Student Laval University Université Laval Quebec, Quebec, Canada
Background: To diversify lipid intakes in very preterm infants, traditional lipid emulsions (LE) based on pure soybean oil have been substituted by a multi-source, docosahexaenoic acid (DHA)-rich LE (SMOF-LE) in some neonatal intensive care units (NICU) in Canada. Although DHA could modulate inflammation, which is involved in the development of bronchopulmonary dysplasia (BPD), two recent large randomized clinical trials (RCT) did not confirm the superiority of an omega-3 DHA oral supplementation in decreasing BPD and even suggested an increased risk.
Objective: To assess whether parenteral administration of SMOF-LE during the neonatal period would be associated with BPD-free survival at 36 weeks’ postmenstrual age in very preterm infants.
Design/Methods: Prospective ancillary cohort study of a randomized clinical trial conducted in 16 Canadian NICUs between 2015 and 2018 to investigate the effect of a maternal DHA supplementation on BPD-free survival in breastfed, very preterm infants (NCT02371460). Preterm infants received intravenous SMOF-LE during the neonatal period according to sites’ routine care. Primary outcome was BPD-free survival at 36 weeks postmenstrual age. Relative risks (RR) were estimated using a working Poisson regression models with generalized estimating equations taking into account sites and multiple births. Models were adjusted for maternal supplementation, birth weight, sex and gestational age after interaction between these variables and SMOF-LE tested negative.
Results: Among 528 infants (mean gestational age, 26.5 weeks [SD, 1.6]), 272 received SMOF (median age at first administration, 1.0 day [IQR, 0.0-5.0], median duration, 19.0 days [IQR, 10.0-29.5]). Overall, 153 of 270 infants (56.7%) in the SMOF group and 151 of 253 infants (59.7%) in the Non-SMOF group survived without BPD (RR, 0.76 [95% CI, 0.62 to 0.94], P=0.010; adjusted RR, 0.94 [95% CI, 0.77 to 1.14], P=0.51). BPD rates were 39.3% in the SMOF group vs 34.1% in the Non-SMOF group (RR, 1.62 [95% CI, 1.17 to 2.25], P=0.004; adjusted RR, 1.10 [95% CI, 0.82 to 1.47], P=0.53). Severe BPD rates were 31.8% in the SMOF group vs 28.8% in the Non-SMOF group (P=0.006; adjusted P=0.59). Mortality was not significantly different between the SMOF (6.7%) and Non-SMOF group (9.5%) (P=0.84; adjusted P=0.40). Conclusion(s): In very preterm infants, administration of intravenous DHA rich SMOF-LE during the neonatal period is not associated with BPD-free survival (Grant MOP-136964 from The Canadian Institutes of Health research).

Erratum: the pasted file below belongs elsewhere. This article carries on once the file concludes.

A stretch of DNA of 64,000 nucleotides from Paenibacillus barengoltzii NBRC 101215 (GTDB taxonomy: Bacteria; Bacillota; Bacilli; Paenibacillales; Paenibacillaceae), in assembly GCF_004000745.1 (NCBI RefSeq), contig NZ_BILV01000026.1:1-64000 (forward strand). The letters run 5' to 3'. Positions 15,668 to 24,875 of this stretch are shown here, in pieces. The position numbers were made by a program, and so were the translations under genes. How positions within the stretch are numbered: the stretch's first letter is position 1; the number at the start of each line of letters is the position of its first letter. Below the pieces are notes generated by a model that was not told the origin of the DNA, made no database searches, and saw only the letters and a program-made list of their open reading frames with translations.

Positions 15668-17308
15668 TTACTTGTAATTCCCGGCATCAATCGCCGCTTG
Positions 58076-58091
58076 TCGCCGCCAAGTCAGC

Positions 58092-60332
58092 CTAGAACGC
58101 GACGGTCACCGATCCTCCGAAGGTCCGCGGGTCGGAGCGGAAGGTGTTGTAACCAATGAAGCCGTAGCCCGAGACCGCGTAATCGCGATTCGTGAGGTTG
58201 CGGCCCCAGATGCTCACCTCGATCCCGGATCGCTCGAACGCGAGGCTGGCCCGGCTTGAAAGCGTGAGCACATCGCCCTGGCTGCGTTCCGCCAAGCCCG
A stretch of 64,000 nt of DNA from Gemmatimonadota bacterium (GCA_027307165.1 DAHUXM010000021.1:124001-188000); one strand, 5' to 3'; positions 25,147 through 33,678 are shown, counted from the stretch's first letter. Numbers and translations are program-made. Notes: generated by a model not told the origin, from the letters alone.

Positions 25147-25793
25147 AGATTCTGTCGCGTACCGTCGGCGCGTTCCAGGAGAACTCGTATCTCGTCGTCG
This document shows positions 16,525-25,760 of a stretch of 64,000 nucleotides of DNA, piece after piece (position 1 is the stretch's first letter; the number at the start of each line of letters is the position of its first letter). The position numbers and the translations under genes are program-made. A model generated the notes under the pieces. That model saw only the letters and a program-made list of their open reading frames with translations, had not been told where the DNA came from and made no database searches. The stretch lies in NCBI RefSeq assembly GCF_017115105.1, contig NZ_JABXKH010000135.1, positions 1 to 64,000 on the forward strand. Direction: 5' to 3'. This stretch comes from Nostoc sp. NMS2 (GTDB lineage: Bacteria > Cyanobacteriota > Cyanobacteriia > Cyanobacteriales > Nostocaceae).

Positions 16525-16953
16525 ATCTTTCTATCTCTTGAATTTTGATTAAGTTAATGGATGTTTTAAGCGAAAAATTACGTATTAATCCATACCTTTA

Effect of DHA-rich SMOF lipids on BPD-free survival, BPD and its severity and death before 36 weeks PMA
Authors/Institutions: Aissatou B. Ndiaye, Université Laval, Quebec, Quebec, Canada; Pascal M. Lavoie, University of Calgary, Calgary, Alberta, Canada; Ibrahim Mohamed, University of Montreal, Montreal, Quebec, Canada; Etienne Pronovost, Université Laval, Quebec, Quebec, Canada; Bruno Piedboeuf, Université Laval, Quebec, Quebec, Canada; David Simonyan, CHU de Québec-Université Laval, Québec, Quebec, Canada; Georgina Angoa, Université Laval, Quebec, Quebec, Canada; Thierry Ducruet, Centre Hospitalier Universitaire Sainte-Justine, Montreal, Quebec, Canada; William Fraser, Université de Sherbrooke, Sherbrooke, Quebec, Canada; Anne Monique Nuyt, University of Montreal, Montreal, Quebec, Canada; Brigitte Lemyre, University of Ottawa, Ottawa, Ontario, Canada; Mosarrat Qureshi, Royal Alexandra Hospital, Edmonton, Alberta, Canada; Jehier Afifi, Dalhousie University, Halifax, Nova Scotia, Canada; Kamran Yusuf, University of Calgary, Calgary, Alberta, Canada; Benoît Mâsse, Centre Hospitalier Universitaire Sainte-Justine, Montreal, Quebec, Canada; Thierry Lacaze-Masmonteil, University of Calgary, Calgary, Alberta, Canada; Isabelle Marc, Université Laval, Quebec, Quebec, Canada